We had one of those more unusual book groups this time around whereby all of us there loved the book we had just read on some level or other. Not all for the same reasons, but it is rare to find a book that elicits a joint vote of confidence. I loved it – very readable and written from the heart. It is a story about survival and hope. I haven’t really done a proper review – more a series of quotes from the book that I wrote down because they felt like the sort of truth I understood and could relate to. Definitely read it. It is one of those quietly life changing books I found.

“Why Be Happy When You Can Be Normal” is Jeanette Winterson’s is perhaps her more “honest” version of “Oranges Are Not The Only Fruit”…the one she could only write once her adopted mother had died. I don’t blame her for waiting, she does not paint a pretty picture of her childhood that is for sure, but like all of us in life, whilst reading about tragedy we want hope and we want people to turn from victims into survivors and Jeanette Winterson certainly managed to do that. Towards the end of the book she was discussing how “monstrous and impossible” her adoptive mother was “but how absolutely right for someone like me, who, like her, could never have accepted a scaled down life. She turned inwards, I turned outwards”.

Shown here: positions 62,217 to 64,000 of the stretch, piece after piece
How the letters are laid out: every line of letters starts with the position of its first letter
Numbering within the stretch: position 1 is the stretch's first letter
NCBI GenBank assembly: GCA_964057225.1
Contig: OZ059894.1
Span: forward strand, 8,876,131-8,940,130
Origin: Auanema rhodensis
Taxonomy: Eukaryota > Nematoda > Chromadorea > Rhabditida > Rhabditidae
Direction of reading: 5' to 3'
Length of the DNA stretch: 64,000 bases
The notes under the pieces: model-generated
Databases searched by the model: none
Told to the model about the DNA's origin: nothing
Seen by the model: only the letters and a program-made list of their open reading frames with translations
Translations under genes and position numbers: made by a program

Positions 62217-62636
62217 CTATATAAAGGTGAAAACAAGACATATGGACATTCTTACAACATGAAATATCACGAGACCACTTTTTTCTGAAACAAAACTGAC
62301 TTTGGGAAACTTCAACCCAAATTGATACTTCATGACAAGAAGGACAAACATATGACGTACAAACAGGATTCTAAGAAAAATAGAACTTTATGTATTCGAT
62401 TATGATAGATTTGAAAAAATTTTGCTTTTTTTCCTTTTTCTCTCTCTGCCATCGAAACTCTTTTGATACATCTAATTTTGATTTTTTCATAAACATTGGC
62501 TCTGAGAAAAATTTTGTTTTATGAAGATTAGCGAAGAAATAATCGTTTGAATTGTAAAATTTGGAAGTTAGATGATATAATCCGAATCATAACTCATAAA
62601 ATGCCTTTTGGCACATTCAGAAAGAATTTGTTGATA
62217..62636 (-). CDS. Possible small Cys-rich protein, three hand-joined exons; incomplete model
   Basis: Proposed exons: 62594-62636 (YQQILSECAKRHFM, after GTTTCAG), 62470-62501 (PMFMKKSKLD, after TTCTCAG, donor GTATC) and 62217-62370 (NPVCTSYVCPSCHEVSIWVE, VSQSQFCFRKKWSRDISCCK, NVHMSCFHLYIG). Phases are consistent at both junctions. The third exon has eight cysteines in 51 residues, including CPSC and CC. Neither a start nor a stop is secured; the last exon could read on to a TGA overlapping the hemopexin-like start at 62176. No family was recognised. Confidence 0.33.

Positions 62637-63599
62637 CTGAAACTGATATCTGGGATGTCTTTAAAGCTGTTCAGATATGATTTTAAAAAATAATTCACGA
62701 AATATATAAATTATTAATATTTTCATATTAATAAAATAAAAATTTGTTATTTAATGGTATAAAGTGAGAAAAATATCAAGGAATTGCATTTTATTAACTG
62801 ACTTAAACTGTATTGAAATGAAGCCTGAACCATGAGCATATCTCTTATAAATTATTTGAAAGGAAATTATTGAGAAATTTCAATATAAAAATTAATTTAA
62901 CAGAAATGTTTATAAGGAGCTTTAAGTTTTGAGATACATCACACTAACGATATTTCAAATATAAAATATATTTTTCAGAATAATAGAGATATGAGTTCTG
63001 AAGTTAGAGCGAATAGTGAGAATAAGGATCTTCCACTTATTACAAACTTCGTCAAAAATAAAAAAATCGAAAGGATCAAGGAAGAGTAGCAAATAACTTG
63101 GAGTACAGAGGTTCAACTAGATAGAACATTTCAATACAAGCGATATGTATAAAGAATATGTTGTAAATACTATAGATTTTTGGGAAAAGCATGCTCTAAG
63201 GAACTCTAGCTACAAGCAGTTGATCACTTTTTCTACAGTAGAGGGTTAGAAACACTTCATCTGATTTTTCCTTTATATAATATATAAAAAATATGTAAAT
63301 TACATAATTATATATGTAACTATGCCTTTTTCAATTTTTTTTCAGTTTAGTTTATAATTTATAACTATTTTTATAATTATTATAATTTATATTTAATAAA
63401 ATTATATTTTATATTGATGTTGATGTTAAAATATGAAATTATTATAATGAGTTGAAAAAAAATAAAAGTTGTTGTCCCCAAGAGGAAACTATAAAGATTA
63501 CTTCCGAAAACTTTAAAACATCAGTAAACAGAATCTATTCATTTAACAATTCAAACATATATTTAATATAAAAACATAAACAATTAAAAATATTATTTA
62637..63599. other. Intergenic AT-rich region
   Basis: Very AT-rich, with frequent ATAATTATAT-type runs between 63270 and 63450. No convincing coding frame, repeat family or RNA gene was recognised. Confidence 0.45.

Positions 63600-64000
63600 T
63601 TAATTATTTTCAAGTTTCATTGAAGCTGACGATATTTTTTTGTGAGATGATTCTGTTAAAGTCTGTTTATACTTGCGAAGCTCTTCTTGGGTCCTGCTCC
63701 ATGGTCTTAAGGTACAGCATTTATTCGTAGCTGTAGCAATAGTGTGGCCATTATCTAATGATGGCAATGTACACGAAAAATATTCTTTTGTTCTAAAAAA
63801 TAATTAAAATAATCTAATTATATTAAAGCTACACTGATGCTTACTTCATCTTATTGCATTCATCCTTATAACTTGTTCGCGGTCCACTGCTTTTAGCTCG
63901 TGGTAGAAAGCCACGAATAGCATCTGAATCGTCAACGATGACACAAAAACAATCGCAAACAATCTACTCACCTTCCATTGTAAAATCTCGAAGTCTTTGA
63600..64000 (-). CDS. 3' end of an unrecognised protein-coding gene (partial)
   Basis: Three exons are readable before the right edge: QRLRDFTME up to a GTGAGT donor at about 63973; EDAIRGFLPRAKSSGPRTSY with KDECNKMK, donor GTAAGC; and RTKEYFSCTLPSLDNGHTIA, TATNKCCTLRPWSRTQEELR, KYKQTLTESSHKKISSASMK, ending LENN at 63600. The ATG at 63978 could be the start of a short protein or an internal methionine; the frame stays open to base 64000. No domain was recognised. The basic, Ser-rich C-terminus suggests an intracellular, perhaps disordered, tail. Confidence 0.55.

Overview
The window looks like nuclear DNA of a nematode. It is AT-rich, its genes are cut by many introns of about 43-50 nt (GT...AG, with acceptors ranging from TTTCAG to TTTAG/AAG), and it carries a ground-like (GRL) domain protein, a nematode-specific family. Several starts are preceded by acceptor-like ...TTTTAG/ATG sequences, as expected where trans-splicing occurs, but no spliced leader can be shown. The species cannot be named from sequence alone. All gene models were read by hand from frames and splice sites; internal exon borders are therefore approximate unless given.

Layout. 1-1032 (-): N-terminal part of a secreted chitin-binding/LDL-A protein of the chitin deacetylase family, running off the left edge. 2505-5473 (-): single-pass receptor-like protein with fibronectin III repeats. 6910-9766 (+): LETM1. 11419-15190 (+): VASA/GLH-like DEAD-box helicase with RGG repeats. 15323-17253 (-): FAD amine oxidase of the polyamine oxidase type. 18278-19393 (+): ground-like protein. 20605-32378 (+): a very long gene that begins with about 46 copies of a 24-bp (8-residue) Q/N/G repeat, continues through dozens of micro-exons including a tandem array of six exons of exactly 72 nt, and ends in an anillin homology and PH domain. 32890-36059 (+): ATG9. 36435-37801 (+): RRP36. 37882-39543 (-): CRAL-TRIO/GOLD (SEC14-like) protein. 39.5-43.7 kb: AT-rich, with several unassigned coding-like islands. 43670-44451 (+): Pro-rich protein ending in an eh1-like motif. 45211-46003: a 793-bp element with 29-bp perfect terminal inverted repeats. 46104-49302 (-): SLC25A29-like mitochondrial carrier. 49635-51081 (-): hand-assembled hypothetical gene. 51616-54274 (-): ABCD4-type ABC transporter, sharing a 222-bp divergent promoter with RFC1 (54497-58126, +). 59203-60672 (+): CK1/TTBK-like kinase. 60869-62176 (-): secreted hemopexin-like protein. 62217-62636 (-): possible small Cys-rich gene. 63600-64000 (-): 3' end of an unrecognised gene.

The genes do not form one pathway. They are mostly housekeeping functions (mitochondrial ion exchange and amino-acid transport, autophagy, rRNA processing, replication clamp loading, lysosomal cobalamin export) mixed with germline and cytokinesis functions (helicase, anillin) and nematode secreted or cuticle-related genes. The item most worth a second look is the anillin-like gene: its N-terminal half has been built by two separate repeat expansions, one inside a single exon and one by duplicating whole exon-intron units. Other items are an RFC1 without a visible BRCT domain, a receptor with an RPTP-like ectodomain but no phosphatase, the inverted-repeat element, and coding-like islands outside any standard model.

She writes about her very poor upbringing in the North and her battle to become who she wanted to be. Perhaps having books almost entirely banned in the house was the reason she had to devour all that she could. She questions life from an early age: “why could there not be experience and experiment. Why could there not be the observed and the imagined? Why should a woman be limited by anything or anybody? Why should a woman not be ambitious for literature? Ambitious for herself?

She left home at sixteen and here she explains why:-

“Sometimes you have to live in precarious and temporary places. Unsuitable places. Wrong places. Sometimes the safe place won’t help you.
Why did I leave home at sixteen? It was one of those important choices that will change the rest of your life. When I look back it feels like I was at the borders of common sense, and the sensible thing to do would have been to keep quiet, keep going, learn to lie better and leave later.

I have noticed that doing the sensible thing is only a good idea when the decision is quite small. For the life-changing things, you must risk it.

And here is the shock – when you risk it, when you do the right thing, when you arrive at the borders of common sense and cross into unknown territory, leaving behind you all the familiar smells and lights, then you do not experience great joy and huge energy.
You are unhappy. Things get worse.
It is a time of mourning. Loss. Fear. We bullet ourselves through with questions and then we feel shot and wounded.